We focus in particular on what the next four years will look like.
We conclude by dealing with our major challenges; state capacity, corruption, crime, education, unemployment, labour relations and health.
We consider scenarios for the future.
The information and facts presented are not found in the general media. As Ferial Haffajee says “The narrative of dysfunction that is still dominant in descriptions of South Africa are entirely misplaced and, personally, nauseating. It is also deeply self-serving.
Nelson Rolihlahla Mandela – Character, Comrade, Leader, Prisoner, Negotiator and Statesman
In recent times the Nelson Mandela Foundation and the Apartheid Museum has launched an exhibition on the life of Nelson Rolihlahla Mandela. Essentially the exhibition weaves the 6 phases of his life “Character, Comrade, Leader, Prisoner, Negotiator and Statesman” into a wonderful visual series of images and text. Using these images Steuart is able to narrate these six phases in the context of contemporary South African history by providing a fascinating insight into the broader issues that shaped the life and times of our greatest statesman.
From his birth in 1918, to his 27 years on Robben Island, to his courageous steps to unite a fragmented nation – this talk will give the audience precious insights into the life of a remarkable South African.
Africa – The Story of changing, and improving, Global Competitiveness.
Africa is changing for the better rapidly. Recently articles in Time magazine and the Economist have recognised Africa as a growing investment destination. Yet, Africa remains much misunderstood. Our presentation focuses on the changes happening in Africa on the economic, political and social fronts. The presentation will enable attendees to understand Africa better and based on this knowledge to consider investment opportunities in some of Africa’s less known countries as well as some of Africa’s star performers.
Entertaining Snapshot of South Africa – Our Progress since 1994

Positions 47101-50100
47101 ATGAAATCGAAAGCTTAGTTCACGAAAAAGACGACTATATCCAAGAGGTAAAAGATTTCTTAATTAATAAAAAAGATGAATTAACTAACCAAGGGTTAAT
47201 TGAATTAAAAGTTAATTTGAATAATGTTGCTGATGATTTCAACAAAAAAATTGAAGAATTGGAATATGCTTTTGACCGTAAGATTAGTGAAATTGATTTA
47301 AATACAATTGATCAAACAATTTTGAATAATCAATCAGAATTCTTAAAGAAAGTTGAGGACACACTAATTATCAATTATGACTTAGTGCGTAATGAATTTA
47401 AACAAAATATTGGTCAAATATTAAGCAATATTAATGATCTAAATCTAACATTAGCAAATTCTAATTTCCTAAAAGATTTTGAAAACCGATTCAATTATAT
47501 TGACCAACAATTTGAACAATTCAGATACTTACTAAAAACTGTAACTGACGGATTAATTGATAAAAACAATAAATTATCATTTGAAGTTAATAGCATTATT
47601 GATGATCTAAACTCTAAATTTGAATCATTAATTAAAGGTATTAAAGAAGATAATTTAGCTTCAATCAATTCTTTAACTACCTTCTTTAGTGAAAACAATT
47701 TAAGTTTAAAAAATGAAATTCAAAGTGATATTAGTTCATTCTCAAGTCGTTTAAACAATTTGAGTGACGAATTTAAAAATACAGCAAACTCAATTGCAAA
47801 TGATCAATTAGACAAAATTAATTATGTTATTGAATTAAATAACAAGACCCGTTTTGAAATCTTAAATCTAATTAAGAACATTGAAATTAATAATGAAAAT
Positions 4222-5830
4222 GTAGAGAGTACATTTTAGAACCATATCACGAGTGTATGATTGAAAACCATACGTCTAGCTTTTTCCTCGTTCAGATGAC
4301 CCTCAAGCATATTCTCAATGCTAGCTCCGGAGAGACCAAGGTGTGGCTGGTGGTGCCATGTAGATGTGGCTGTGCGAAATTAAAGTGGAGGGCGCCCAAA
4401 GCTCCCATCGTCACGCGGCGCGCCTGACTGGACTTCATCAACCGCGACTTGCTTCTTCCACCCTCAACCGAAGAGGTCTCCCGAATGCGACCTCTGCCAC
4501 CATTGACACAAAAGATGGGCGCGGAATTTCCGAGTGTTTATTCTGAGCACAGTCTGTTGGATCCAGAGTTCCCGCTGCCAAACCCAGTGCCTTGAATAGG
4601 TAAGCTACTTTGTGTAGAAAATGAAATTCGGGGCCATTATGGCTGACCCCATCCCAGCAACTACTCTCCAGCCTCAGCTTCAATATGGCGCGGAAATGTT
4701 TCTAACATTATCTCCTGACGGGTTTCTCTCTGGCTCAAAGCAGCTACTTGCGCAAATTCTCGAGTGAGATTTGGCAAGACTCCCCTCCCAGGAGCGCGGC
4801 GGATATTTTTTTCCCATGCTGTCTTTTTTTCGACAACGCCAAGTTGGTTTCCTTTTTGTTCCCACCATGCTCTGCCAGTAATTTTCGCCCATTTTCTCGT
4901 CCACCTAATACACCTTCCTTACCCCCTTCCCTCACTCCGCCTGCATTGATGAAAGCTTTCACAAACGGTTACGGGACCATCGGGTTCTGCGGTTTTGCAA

Steuart begins with his well-known “dinner party” story that inspired the writing of the first book “South Africa – The Good News”. He follows this by taking your audience through a visit to the Apartheid Museum, Zonderwater Maximum Security Correctional Centre; a night “clubbing” and staying in a bed and breakfast in Soweto; and finally mountain-biking through the Karoo. The talk is designed to inspire South Africans on how positively the country has changed in just 20 years. Very humorous it is suitable for both conference and after dinner occasions.
Interactive Schools Talk: Should I Stay or Should I Go?
“Do you do talks at schools on South Africa’s good news?’” Steuart was recently asked by an 11thgrade school girl. “There are many of us here (she attends an independent co-ed school) who are passionate about this country and its future, but our parents are advising us to seek our careers elsewhere!” A week later we presented to the 11th graders and their parents. The presentation includes a 10 question test on “How well do you know your country?” The learners generally do better than their parents! He tells a number of stories which relate to how he came to write ten books on South Africa’s progress and South Africa’s future, of a visit to the Apartheid Museum, Zonderwater maximum security prison, and a bed-and-breakfast in Soweto. In broad terms we cover both the bad and the good of our economic, political and social prospects and how we compare internationally.